Some of our favorite recent tax fraud cases.
Heber City, Utah: CPA Dick Reid Jenkins has been sentenced to 78 months in prison and three years of supervised release, and been ordered to pay $250,340 in restitution to the IRS for filing false claims for income tax refunds and for filing a fictitious financial instrument.
In June, Jenkins was convicted of 18 counts of filing false claims for refunds and one count of presenting a fictitious financial instrument to the U.S. According to the superseding indictment and the proof at trial, in September 2008 Jenkins filed a false individual return for himself for tax year 2007 that claimed a refund of $402,920. The following month Jenkins filed a false amended 2004 individual return that claimed a refund of $434,261. Both claims were based on a falsified 1099-OID.
From September 2008 through February 2009, he also caused 16 other false federal individual returns to be filed on behalf of other individuals. These returns also used false 1099-OIDs and claimed refunds totaling $8,407,623. Additionally, according to the superseding indictment and the proof at trial, on June 30, 2008, Jenkins presented a false and fictitious financial instrument to the U.S. Department of the Treasury in the amount of $300 million.
Chesapeake, Va.: Preparer Tracie Edwards, 42, has received 18 months in prison and been ordered to pay restitution for defrauding the IRS of $109,999, according to published reports.
She reportedly pleaded guilty in June to aiding in the production of 30 fraudulent returns. According to U.S. District Court documents cited in reports, Edwards filed the returns for tax years 2011 and 2012 after collecting client information to calculate an accurate refund, then adding false information to inflate the figure and directing the IRS to send most of the gains to her bank account.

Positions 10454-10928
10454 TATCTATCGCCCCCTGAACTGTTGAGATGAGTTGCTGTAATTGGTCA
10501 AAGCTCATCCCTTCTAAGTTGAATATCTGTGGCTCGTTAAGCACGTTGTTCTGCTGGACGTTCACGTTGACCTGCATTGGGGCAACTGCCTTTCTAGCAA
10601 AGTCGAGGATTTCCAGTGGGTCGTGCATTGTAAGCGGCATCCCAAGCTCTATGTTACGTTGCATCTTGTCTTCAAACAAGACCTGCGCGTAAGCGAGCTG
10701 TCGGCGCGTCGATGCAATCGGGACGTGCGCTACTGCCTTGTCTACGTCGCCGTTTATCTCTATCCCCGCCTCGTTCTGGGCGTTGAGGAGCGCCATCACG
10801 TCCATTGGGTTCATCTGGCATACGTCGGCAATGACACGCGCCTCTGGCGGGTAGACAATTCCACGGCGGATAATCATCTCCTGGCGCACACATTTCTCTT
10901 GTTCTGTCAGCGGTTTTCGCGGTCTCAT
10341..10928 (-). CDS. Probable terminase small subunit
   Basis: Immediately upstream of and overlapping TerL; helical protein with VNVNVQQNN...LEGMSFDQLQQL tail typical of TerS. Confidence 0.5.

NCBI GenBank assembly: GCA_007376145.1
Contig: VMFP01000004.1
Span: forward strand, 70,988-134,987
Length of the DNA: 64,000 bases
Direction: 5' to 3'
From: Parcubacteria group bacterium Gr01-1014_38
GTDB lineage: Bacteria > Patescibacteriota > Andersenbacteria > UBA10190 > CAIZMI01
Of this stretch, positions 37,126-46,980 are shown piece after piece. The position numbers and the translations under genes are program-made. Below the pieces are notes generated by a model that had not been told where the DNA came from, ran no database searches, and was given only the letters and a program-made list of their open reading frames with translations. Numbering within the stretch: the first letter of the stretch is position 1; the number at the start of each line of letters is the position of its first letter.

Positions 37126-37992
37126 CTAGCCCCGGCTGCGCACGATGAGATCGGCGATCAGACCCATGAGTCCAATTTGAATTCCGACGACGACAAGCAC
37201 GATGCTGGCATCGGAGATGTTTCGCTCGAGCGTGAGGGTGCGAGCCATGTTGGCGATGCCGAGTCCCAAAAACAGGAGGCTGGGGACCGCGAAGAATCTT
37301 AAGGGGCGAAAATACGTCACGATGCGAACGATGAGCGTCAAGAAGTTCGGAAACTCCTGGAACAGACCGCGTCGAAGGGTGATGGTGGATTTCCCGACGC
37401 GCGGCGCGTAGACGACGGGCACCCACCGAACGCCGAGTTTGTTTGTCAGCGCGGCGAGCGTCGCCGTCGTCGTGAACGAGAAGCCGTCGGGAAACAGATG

St. Paul, Minn.: Preparer Olufemi Augustine Badejo, 44, has reportedly pleaded guilty to eight counts of filing fraudulent claims for refunds of Minnesota property taxes while running a tax prep business.
According to published reports, the FBI started investigating Badejo, who is also a financial worker with his local county government’s Human Services Department, in May 2012 because of reports that he filed returns on behalf of people without their knowledge, forged signatures and had refunds wired directly into his own bank account.
Investigators reportedly found that Badejo submitted at least 28 claims in others’ names for Minnesota property tax refunds. The complaint also said that several refund claims were filed without the knowledge or signatures of the taxpayers, and some included a forged landlord signature on a Certificate of Rent Paid, according to reports.
Badejo redirected more than $20,000 of clients’ refunds into his bank account, according to a cited news release from the local county attorney’s office.
Sentencing is in January, reports added.
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